In the 1970s, Lise, as part of a new generation of Sámi grappling with questions of identity and inheritance, reflects on her traumatic childhood, when she was forced to leave her parents and was placed in a Nomad School to be stripped of the language of her ancestors. Finally, in the 2010s we meet Lise’s daughter, Sandra, an embodiment of Indigenous resilience, an activist fighting for reparations in a highly publicized land rights trial, in a time when the Sámi language is all but lost.
Weaving together the voices of half a dozen characters, from elders to young people unsure of their heritage, Axelsson has created a moving family saga around the consequences of colonial settlement. Ædnan is a powerful reminder of how durable language can be, even when it is borrowed, especially when it has to hold what no longer remains. “I was the weight / in the stone you brought / back from the coast // to place on / my grave,” one character says to another from beyond the grave. “And I flew above / the boat calling / to you all: // There will be rain / there will be rain.”
By Alexis Wright
Published by New Directions Publishing
In a small town in the north of Australia, a mysterious cloud heralds both an ecological catastrophe and a gathering of the ancestors. A crazed visionary looks to donkeys to solve the global climate crisis and the economic dependency of the Aboriginal people. His wife, seeking solace from his madness, follows the dance of butterflies and scours the internet to find out how her Aboriginal/Chinese family could be repatriated to China. One of their sons, named Aboriginal Sovereignty, is determined to commit suicide. The other, Tommyhawk, wishes his brother dead so that he can pursue his dream of becoming white and powerful. Praiseworthy is an epic which pushes allegory and language to its limit; a unique masterpiece that bends time and reality, opening new literary vistas; a cry of outrage against oppression and disadvantage; and a fable for the end of days..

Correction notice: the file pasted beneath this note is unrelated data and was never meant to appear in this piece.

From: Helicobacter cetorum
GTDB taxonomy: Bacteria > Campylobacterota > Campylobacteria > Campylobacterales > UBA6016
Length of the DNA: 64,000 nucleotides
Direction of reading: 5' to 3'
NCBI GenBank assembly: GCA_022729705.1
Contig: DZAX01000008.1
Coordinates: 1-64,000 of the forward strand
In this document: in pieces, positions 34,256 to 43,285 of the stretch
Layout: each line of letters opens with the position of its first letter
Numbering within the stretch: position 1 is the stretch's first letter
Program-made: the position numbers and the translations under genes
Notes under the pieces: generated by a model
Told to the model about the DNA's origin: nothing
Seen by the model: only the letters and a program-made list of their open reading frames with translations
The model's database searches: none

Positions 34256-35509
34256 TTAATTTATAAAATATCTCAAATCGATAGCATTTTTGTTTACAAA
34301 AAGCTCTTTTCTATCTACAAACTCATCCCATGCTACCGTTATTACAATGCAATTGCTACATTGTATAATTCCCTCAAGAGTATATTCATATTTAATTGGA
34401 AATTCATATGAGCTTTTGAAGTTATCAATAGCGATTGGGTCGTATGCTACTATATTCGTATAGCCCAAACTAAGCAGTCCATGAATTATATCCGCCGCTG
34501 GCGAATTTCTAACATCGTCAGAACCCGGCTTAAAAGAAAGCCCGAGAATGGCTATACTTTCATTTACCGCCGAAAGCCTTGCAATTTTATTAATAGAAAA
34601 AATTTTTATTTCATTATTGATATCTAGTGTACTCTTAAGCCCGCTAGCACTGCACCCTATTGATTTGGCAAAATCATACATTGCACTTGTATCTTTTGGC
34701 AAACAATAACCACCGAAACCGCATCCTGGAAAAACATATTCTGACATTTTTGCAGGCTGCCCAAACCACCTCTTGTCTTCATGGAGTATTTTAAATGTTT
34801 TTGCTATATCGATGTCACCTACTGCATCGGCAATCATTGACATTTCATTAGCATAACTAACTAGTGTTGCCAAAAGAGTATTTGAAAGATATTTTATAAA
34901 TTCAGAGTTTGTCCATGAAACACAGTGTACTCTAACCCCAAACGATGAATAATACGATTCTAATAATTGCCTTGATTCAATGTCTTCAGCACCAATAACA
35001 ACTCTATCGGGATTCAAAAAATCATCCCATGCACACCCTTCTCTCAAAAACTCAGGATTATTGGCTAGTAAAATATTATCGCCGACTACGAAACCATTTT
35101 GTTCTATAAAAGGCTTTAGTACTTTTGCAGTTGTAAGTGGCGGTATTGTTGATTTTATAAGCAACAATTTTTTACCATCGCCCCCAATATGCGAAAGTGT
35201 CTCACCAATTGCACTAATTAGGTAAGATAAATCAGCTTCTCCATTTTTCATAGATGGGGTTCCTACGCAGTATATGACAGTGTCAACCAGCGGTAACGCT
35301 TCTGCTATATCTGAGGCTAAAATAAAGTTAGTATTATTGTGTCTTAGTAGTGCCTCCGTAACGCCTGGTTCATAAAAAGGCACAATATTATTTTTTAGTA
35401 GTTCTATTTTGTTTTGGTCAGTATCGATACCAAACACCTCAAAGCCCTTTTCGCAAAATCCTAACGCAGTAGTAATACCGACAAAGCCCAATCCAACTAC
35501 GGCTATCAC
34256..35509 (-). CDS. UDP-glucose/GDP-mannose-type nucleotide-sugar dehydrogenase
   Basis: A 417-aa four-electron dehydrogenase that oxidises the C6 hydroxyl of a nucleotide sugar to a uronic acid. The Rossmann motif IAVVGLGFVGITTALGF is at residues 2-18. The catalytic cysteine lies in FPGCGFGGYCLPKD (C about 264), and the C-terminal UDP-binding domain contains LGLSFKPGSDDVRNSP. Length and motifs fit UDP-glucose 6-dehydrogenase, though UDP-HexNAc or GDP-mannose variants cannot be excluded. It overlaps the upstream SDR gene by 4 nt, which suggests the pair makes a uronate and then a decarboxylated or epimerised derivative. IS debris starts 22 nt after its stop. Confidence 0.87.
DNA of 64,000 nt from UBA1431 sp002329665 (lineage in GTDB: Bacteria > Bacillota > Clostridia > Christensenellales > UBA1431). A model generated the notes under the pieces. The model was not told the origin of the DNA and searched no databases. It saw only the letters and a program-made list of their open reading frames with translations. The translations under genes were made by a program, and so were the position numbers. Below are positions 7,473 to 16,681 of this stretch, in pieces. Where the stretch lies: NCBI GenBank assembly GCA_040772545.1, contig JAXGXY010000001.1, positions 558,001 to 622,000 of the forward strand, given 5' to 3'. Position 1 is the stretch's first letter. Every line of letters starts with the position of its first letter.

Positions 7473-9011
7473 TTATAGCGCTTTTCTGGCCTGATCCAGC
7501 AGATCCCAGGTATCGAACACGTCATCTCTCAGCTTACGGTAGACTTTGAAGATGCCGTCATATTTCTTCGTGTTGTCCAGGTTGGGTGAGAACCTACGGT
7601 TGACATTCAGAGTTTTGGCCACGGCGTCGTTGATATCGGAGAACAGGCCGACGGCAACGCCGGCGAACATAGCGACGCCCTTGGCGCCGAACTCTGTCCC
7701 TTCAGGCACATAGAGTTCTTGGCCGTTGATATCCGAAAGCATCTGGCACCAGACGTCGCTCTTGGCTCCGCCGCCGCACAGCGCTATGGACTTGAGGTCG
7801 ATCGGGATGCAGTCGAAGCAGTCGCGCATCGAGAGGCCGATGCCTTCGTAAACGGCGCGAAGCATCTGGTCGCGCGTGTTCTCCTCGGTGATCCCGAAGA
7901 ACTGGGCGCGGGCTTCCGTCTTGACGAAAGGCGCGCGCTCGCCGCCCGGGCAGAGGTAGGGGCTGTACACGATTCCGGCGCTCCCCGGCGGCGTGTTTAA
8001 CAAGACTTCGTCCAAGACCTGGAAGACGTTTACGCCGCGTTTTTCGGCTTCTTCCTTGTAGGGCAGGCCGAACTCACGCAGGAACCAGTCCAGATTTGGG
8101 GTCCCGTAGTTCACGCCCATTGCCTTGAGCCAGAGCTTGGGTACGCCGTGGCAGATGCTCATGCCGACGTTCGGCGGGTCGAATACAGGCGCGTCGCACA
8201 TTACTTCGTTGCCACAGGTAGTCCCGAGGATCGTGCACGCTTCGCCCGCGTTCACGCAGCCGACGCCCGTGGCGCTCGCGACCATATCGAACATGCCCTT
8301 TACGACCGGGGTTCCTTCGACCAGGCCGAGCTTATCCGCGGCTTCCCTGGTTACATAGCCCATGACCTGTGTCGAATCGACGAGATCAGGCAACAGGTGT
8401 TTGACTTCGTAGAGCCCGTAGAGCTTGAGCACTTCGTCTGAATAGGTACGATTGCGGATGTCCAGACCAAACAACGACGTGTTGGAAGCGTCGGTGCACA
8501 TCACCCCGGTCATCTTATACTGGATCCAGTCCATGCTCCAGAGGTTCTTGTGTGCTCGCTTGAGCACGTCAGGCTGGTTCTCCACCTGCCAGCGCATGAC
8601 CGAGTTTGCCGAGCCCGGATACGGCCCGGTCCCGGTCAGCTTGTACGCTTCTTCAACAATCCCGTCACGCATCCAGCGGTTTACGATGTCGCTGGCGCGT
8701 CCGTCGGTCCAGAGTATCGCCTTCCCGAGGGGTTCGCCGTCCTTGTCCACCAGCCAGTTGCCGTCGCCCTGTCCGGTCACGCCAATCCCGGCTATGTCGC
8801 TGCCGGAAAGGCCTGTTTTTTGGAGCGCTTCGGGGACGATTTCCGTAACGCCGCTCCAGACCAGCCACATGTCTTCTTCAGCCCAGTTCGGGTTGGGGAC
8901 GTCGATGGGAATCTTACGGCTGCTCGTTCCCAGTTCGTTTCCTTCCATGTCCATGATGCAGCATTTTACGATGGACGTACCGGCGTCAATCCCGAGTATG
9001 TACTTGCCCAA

About this series
The International Library
Join the American Library in Paris, the Center for the Art of Translation, and The Center for Fiction for conversations across time, place, culture, and literary tradition, with live audiences in San Francisco, Brooklyn, and Paris.